Rating: 3/5 (3 out of 5 Stars)

Silence is a neat little whodunit thriller that knows its limitations and remains within them ensuring that it doesn’t overstay its welcome. The story revolves around the discovery of the decaying dead body of a girl, Pooja (Barkha Singh) who happens to be the daughter of an influential and honest judge. The body is found on a trekking trail by a group of youths. Pooja was last known visiting her best friend, Kavita (Hitha Chandrasekhar) who is married to the local MLA’s son, Amit (Arjun Mathur). Interestingly, Kavita also meets with a fateful accident around the same time and is in a coma at the local hospital. Things look fishy and it seems that unless the killer is nabbed quickly, the trails might go cold. Pooja’s father pulls a few strings and has ACP Avinash (Manoj Bajpayee) — known for his unconventional ways of solving crimes — assigned to the case.

Avinash quickly realizes that the murder was committed somewhere else and the body was dumped on the trail to avoid suspicion. He even has a solid hunch on who the killer might be and for what reason he/she might have committed the crime. But it proves difficult to garner enough evidence against the perpetrator. What follows is a fast-paced, interesting, and investing cat and mouse game that has enough credibility and thrills to hold on to our attention for the duration of the film’s runtime.

I love the whodunit thriller genre when it is done right and off late, Bollywood seems to be getting pretty good at these contained, low-budget, and yet well-made thrillers that often come up with interesting plots and even better performances. A film like Silence depends a lot on the credibility of the performances to make the viewers look away from some of its obvious deficiencies and this is where Manoj Bajpayee’s charm and stellar act are utilized to fill up the gaps. He brings forth a version of the character that we have seen innumerable time over the years and yet it is so well done that we cannot help but be intrigued by it. Be it his introduction, his many encounters with the MLA’s son who insults the police brutally and his final interaction with the killer, Bajpayee brings out different expression and along with it a lot of fun elements that is enjoyable to watch.

He has three other actors playing his team members who deliver equally good performances and rise above the cliché of being the side characters with nothing more to do. Prachi Desai was my favorite of the lot. She exuded the right vibes for the character and looked beautiful enough to grab our attention in a good way. There seemed to be just a little spark between her and Bajpayee that made me think that they might be interested in each other. It just added an extra layer to the storytelling and made certain sequences more interesting than they were supposed to be.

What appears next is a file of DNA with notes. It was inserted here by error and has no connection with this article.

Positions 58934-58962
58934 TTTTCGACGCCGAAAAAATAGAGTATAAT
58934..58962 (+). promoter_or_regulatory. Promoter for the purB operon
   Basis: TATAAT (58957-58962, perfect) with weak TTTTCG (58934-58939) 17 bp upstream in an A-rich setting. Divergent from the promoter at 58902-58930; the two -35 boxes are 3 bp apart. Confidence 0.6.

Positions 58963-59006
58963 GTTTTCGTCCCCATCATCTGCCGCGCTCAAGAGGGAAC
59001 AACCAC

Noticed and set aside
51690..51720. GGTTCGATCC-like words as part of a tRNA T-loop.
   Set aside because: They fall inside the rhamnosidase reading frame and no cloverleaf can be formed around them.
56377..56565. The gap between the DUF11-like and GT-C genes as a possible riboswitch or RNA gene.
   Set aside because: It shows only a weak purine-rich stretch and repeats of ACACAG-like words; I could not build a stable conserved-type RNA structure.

Sahil Vaid and Vaquar Shaikh play the other two members of the team and they have an unmissable easy charm about their characters that makes their essay extremely enjoyable to watch. These men are often en-tasked with important work and they are efficient enough to complete those tasks without any assistance of their boss, Avinash. They are also not perfect and are often at the receiving end of Avinash’s rebuke; Sometimes even when they didn’t deserve it.

The story and the motivations behind the murder were also very well envisioned. It was realistic and even minor issues pertaining to it being committed in a certain way were addressed with proficient writing. One has to agree that there were some issues with how the police went ahead with the investigation and a lot of the things fell in place because of conducive and unforced coincidences but none of that was glaring or unwarranted enough to spoil the fun of the narrative or mar the otherwise realistic feel of the film. That the murderer is not revealed until the very last scene of the film and is something that I thoroughly enjoyed about the film.

One little thing that the makers could have taken care of was to not have the arrows of suspicion so firmly set on one particular character. When you do that, it becomes obvious to the audiences that you are leading them astray to deliver the final punch in the last act of the film. That is something that the makers of Silence could have taken care of in the film.

Having said that, I still had a good time with this film and if you have nothing else on your menu to watch this week, Silence could be a film that you could try. Silence will entertain you throughout its runtime and might just surprise you with its end reveal. Needless to say that Manoj Bajpayee steers the ship with his wonderful performance and has the ability to support the ensemble cast.

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